Third Presidential Debate 2016: What Time Does It Start? What Else to Expect From Donald Trump and Hillary Clinton

The train wreck that is the 2016 presidential election is about to make its third and final stop on a debate stage, as Donald Trump and Hillary Clinton face off in Las Vegas on Wednesday, October 19. With just three weeks remaining before America picks its commander in chief, the candidates will tackle questions ranging from foreign policy to fitness for office.

The first two debates have been contentious, to say the least, but this third event is likely to get extra heated in light of the October surprises that have plagued both candidates’ campaigns. Clinton may have to answer for the information contained in purported WikiLeaks transcripts of her previous speeches to big banks — and Trump is almost certainly going to be hit with tough questions about his alleged contact with multiple female accusers. In other words, it’s going to be a must-watch! Here’s what you need to know before you tune in.
The Basics

Welcome to Vegas, baby! The third and final debate will take place Wednesday, October 19, at the University of Nevada, Las Vegas, from 9 p.m. to 10:30 p.m. ET. Like its predecessors, this event will run commercial-free; you can watch it via livestream from Us Weekly’s live blog of the debate, and it also airs on all major TV networks.

The Moderator

Chris Wallace, the Emmy-winning anchor of Fox News Sunday, will be holding down the moderator’s table singlehandedly — and both candidates should be prepared for hard-hitting questions and zero tolerance for shenanigans. Wallace is known for being a forceful interviewer, which makes him exactly the right guy to keep this debate from veering off the rails.

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The Questions

Sorry, wannabe Ken Bones: There won’t be any undecided voters on stage with Clinton and Trump this time around. Wallace will be fully in charge of selecting questions for the candidates, which will cover six distinct areas of discussion: entitlements and debt, immigration, the Supreme Court, the economy, foreign policy and — the likely hot topic of the evening — the fitness of each candidate for the highest office in the land.
The Pre-Debate Prep

One thing you can say for our candidates: They’re definitely consistent! Clinton, whose intense preparation for the first two debates paid off in the form of composed and decisive (albeit slightly rehearsed-feeling) performances, has once again cleared her calendar and disappeared from public view to be as ready as possible for Wednesday’s event.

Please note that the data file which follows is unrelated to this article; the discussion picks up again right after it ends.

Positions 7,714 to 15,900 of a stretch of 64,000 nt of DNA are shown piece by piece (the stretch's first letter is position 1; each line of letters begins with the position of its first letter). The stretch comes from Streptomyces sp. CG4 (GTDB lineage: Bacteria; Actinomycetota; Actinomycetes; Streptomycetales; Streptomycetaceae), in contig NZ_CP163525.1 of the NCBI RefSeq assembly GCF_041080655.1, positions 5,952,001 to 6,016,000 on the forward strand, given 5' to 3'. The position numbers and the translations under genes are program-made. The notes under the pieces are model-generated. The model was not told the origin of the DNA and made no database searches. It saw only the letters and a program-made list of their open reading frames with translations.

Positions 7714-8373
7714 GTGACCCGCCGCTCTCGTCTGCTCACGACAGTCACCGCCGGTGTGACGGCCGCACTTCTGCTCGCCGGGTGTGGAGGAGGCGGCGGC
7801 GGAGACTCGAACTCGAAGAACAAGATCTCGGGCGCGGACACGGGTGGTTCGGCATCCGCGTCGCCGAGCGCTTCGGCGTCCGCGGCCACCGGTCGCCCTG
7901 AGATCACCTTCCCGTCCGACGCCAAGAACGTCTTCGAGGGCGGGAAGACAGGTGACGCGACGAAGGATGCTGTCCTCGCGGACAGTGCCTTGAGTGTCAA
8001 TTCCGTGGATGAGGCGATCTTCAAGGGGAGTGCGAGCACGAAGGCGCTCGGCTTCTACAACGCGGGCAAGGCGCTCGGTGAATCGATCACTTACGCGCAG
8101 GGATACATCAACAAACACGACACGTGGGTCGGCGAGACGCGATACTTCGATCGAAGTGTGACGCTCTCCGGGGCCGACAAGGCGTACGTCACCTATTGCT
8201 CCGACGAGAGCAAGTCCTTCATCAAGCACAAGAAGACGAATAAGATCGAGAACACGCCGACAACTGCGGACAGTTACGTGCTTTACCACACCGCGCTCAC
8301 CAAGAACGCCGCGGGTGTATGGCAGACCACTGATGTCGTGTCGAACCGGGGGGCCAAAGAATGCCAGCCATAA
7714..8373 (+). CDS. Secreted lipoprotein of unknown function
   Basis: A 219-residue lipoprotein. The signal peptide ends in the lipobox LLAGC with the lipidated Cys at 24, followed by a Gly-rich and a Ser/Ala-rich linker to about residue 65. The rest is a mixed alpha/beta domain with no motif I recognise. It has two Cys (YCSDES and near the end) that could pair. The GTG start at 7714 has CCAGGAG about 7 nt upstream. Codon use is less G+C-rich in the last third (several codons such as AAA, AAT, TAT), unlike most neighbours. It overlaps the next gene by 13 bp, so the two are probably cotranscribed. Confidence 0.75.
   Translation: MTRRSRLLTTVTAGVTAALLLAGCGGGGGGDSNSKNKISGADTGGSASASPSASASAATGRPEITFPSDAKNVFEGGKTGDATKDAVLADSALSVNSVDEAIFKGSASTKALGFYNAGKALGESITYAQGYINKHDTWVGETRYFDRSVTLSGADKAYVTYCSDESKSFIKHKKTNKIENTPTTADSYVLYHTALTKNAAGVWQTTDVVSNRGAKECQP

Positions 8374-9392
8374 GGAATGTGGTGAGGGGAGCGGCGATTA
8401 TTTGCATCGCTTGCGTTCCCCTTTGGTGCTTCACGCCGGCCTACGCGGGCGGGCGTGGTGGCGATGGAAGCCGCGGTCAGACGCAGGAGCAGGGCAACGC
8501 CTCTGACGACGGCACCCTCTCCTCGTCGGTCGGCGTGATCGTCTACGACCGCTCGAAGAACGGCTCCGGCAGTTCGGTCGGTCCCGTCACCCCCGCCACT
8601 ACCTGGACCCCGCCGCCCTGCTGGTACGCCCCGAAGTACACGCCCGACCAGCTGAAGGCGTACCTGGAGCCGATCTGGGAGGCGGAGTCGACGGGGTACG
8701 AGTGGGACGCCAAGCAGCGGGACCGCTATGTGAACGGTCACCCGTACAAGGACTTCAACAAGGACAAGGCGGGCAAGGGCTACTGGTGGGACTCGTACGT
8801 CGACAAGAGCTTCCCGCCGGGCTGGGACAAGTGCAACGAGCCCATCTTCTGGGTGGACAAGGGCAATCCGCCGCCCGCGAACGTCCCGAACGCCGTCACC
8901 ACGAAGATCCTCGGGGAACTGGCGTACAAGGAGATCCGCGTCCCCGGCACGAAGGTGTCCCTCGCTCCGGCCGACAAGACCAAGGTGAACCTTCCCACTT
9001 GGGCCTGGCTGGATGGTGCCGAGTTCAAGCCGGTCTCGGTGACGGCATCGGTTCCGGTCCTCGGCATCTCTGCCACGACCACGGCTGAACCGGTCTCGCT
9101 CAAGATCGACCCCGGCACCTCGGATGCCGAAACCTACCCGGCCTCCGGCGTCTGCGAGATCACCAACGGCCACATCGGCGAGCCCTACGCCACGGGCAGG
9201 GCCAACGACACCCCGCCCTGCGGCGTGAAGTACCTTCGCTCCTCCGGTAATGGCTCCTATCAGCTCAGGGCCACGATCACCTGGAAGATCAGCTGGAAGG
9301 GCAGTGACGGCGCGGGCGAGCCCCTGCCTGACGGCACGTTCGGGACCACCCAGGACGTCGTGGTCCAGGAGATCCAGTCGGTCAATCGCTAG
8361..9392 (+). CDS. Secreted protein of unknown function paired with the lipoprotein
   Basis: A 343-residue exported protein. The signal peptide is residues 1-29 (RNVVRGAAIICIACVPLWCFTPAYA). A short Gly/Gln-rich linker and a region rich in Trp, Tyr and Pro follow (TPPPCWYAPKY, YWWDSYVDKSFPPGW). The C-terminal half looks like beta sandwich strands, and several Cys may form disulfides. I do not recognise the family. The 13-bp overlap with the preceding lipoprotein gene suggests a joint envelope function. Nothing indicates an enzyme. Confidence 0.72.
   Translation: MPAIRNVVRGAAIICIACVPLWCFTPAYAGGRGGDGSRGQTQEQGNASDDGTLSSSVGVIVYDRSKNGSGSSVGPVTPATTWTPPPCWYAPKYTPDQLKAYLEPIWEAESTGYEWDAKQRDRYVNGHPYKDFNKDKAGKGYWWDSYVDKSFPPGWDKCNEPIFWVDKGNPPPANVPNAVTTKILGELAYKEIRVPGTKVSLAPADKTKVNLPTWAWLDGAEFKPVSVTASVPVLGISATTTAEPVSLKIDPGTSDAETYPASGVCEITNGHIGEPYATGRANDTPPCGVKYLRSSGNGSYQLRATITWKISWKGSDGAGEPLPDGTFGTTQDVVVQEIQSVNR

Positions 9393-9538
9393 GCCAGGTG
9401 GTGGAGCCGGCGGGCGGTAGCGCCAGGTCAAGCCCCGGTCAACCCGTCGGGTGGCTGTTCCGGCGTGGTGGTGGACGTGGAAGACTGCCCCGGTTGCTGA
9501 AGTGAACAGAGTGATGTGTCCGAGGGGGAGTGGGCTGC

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Trump, who not only didn’t prep for the first two debates but criticized Clinton for suspending her campaign activities in advance of the last one, seems to be planning to wing it this time too. He has had events scheduled right up through the afternoon of Tuesday, October 18 — and when he’s not in front of a microphone, he’s using his Twitter account to complain that the election, media coverage and even the upcoming debate itself are all “rigged.”

The In-Debate Tactics

Clinton and Trump have debated each other twice now, which means that we know roughly what to expect from both candidates when they take the stage for their final face-off. Trump will bring up the ongoing issue of Clinton’s private email server, possibly threaten to have her thrown in jail if he becomes president, and almost definitely manage to create the evening’s most memeworthy moment (much like his widely lampooned lurking from the second debate). And Clinton, for her part, almost certainly won’t miss the opportunity to hit Trump where he’s weakest: the woman issue. (Half a dozen accusations of sexual misconduct have been leveled against the GOP nominee since the leak of his now-infamous 2005 conversation with Billy Bush.)

Trump, meanwhile, is again bringing last-minute guests. The mogul invited President Barack Obama’s half brother Malik Obama to the debate. (He previously brought a group of women who accused Bill Clinton of sexual assault to the second presidential debate.) In July, Malik revealed that he supported Trump.

“I look very much forward to meeting and being with Malik,” Trump told the New York Post. “He gets it far better than his brother.” Malik added: “I’m excited to be at the debate. Trump can make America great again.”

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But with no more debates planned and only three weeks before Election Day on November 8, both candidates have good reason to hit their hardest this Wednesday night — and we have good reason to think it will be their most heated confrontation yet.

Be sure to join Us as the event unfolds for a minute-by-minute live blog. The third and final 2016 presidential debate airs on all major networks Wednesday, October 19, at 9 p.m. ET.


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